I haven’t done any writing for far too long, and for a number of different reasons. One of the last parts of my on-off novel was a bit of a change in style to what I had previously been writing, as I wanted to try something slightly different. The following is an extract from this section of the novel, and for reference, we have already met both Glint and those he meets on his little adventure, earlier in the novel. Although part of a much larger piece, I’ve titled this “A Thief’s Surprise” for purposes of the blog, and I welcome comments and constructive criticism:
The Deralith Institute was an imposing building in the heart of Glave’s cultural district. This area of the city was home to theatres and museums, restaurants, public baths and a great arena where teams of men and women played the ball games harbastin and faininta in front of vast crowds. The Institute was the most famous of all of these buildings, indeed it was the best-known museum on all of Halleon and people would travel from as far as Lyria in the East and Charyndar in the West to view the famous works of art on display in the Institute. The museum employed the most advanced security measures, from rotating ward locks to pressure pad display stands, and was said to be impenetrable to thieves, giving rise to the nickname ‘The Fortress’ in the undercity.
The reputation didn’t put Glint off however, and he currently stood on the roof of the museum preparing to steal a priceless Ayala painting. He’d taken the job more for the challenge than for the payoff, although the money would certainly come in handy – even for a master thief like Glint, times were tough lately. He’d tied a pair of ropes to chimneys on either side of him and fed the other ends through the harness he wore, securing them into the small pulley-based devices built in to it.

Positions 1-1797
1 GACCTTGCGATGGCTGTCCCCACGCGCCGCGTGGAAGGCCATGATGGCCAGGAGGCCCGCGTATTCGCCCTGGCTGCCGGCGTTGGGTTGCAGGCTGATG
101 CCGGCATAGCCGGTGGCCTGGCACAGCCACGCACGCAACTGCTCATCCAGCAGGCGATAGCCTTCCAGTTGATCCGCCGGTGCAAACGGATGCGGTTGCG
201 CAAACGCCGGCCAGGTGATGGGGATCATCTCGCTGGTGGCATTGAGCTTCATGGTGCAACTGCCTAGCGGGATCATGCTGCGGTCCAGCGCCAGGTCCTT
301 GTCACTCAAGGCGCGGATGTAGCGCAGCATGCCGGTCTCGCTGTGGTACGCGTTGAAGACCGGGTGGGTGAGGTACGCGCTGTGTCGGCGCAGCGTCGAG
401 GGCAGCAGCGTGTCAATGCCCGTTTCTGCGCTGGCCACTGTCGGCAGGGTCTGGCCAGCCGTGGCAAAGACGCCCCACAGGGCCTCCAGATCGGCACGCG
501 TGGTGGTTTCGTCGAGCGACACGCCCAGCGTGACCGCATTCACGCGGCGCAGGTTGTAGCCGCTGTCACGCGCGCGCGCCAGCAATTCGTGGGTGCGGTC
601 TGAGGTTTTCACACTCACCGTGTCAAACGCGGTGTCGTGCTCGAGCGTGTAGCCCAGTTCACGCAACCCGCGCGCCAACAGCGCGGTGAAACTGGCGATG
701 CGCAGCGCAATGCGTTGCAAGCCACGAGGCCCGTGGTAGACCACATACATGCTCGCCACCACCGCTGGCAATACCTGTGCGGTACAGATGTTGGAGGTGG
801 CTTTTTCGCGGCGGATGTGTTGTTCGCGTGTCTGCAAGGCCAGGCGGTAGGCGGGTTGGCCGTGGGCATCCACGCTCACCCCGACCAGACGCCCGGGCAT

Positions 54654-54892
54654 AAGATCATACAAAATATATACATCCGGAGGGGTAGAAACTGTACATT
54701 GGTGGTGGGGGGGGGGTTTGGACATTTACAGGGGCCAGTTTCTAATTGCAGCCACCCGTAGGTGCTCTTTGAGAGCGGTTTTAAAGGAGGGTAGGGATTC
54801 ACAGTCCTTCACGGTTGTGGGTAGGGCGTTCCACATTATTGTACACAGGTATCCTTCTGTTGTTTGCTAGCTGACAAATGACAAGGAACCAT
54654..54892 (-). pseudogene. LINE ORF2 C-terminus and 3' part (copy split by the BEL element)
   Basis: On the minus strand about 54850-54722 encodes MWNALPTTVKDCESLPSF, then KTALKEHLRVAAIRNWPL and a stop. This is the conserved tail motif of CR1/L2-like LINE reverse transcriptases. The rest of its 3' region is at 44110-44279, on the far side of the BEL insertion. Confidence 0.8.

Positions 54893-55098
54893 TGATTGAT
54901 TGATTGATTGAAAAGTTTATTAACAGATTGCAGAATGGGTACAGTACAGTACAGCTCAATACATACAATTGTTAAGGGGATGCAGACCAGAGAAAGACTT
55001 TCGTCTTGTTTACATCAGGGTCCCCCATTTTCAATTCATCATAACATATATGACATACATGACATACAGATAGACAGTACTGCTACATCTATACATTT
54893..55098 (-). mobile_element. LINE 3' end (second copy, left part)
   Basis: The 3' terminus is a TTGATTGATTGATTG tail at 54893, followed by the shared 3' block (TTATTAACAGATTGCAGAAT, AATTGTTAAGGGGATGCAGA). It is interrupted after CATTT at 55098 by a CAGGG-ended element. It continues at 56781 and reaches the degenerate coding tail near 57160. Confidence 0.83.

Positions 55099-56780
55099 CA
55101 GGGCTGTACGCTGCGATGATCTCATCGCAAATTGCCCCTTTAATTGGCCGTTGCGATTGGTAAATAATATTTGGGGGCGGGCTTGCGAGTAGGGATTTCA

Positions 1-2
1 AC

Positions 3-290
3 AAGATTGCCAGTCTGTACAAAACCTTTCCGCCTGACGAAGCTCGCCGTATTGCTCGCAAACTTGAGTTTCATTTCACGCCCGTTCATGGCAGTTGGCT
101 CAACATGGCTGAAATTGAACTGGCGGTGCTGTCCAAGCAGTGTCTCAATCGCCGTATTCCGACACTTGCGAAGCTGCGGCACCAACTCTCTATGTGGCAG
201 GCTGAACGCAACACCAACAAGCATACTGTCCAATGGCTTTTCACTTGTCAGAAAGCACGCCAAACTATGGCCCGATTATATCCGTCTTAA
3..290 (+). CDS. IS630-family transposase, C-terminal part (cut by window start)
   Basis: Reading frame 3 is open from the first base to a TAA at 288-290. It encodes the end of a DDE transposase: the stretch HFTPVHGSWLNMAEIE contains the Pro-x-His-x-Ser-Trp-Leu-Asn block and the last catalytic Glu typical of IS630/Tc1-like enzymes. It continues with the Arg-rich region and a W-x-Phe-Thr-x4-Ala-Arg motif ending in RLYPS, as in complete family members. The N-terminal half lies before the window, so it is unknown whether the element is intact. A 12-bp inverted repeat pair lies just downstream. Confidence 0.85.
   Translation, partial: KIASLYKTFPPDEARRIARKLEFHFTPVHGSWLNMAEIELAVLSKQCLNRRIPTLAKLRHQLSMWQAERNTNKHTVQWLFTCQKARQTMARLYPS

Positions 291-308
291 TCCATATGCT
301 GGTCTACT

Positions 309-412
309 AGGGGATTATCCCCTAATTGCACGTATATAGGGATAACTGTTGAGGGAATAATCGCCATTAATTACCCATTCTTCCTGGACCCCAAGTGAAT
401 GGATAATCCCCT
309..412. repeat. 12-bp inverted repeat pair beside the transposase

Ready to go, Glint stepped back to the edge of the roof and leaned back as the ropes took the strain of his weight. He walked backwards down the wall, easing the triggers on the pulley mechanisms to let more rope through as he made his way towards the ground below. Four paces down from the lip of the roof, he came to a small window. It was no more than a handspan wide and barely twice that in height, not even big enough for the smallest thief to wriggle their way through. Glint tied off the locking mechanism on his pulley triggers and reached into the sack that swung below him. He took out a small bottle, tied to a loop inside the sack, as he couldn’t risk dropping any of his tools, and used a similarly attached paintbrush to spread the contents over the glass windowpane. The mixture gave off a faint smell of almonds and looked like honey in the soft light of the moon, but Glint knew that was as appealing as it got and anyone trying to taste the mixture would find themselves unpleasantly and terminally ill. Once he was done, Glint returned the items to his sack and brought out a masonry trowel, little more than a small sheet of metal with a handle on one side. Taking care not to touch the window itself, he pushed the trowel against the centre of the glass, holding it steadily in place while the solution set around it.
Glint quietly hummed to himself while he hung in position, using the timing of the song to test his work – he knew from test runs exactly how long the honey-like mixture would take to completely solidify over the glass. When the tune was finished a second time over, Glint let go of the handle, which dutifully stayed where it was. He reached back and this time took a hammer and chisel, both wrapped in cloth and tied to his sack, then began chipping away at the edges of the glass with an efficiency born of plentiful practice. The muffled thuds of impact were barely audible even to Glint and it didn’t take long to work around the entire frame of the window. The pane came away in his hands with the barest of pulls on the handle now attached to it and Glint slid the whole thing into his pack.
Next out of the bag came a small mirror on an extendable rod, which Glint pushed through the now empty window space, and a length of cord with an iron hook on one end, just below a small metal cage. He inserted a Lightstone into the cage and thrust it through the hole in the wall before opening his fist to let out the light it generated. He measured out the ten paces of cord he’d estimated would take the hook to the top of Ayala’s Gods at Play in the Garden of Halleon and using the mirror as best he could, manoeuvred the hook to the frame of the painting, guided by the glow of the Lightstone. It took several long moments and more attempts than he cared to number, but the hook finally took hold of the frame and Glint took a deep, steadying breath before beginning the slow process of hauling the entire thing up to his position.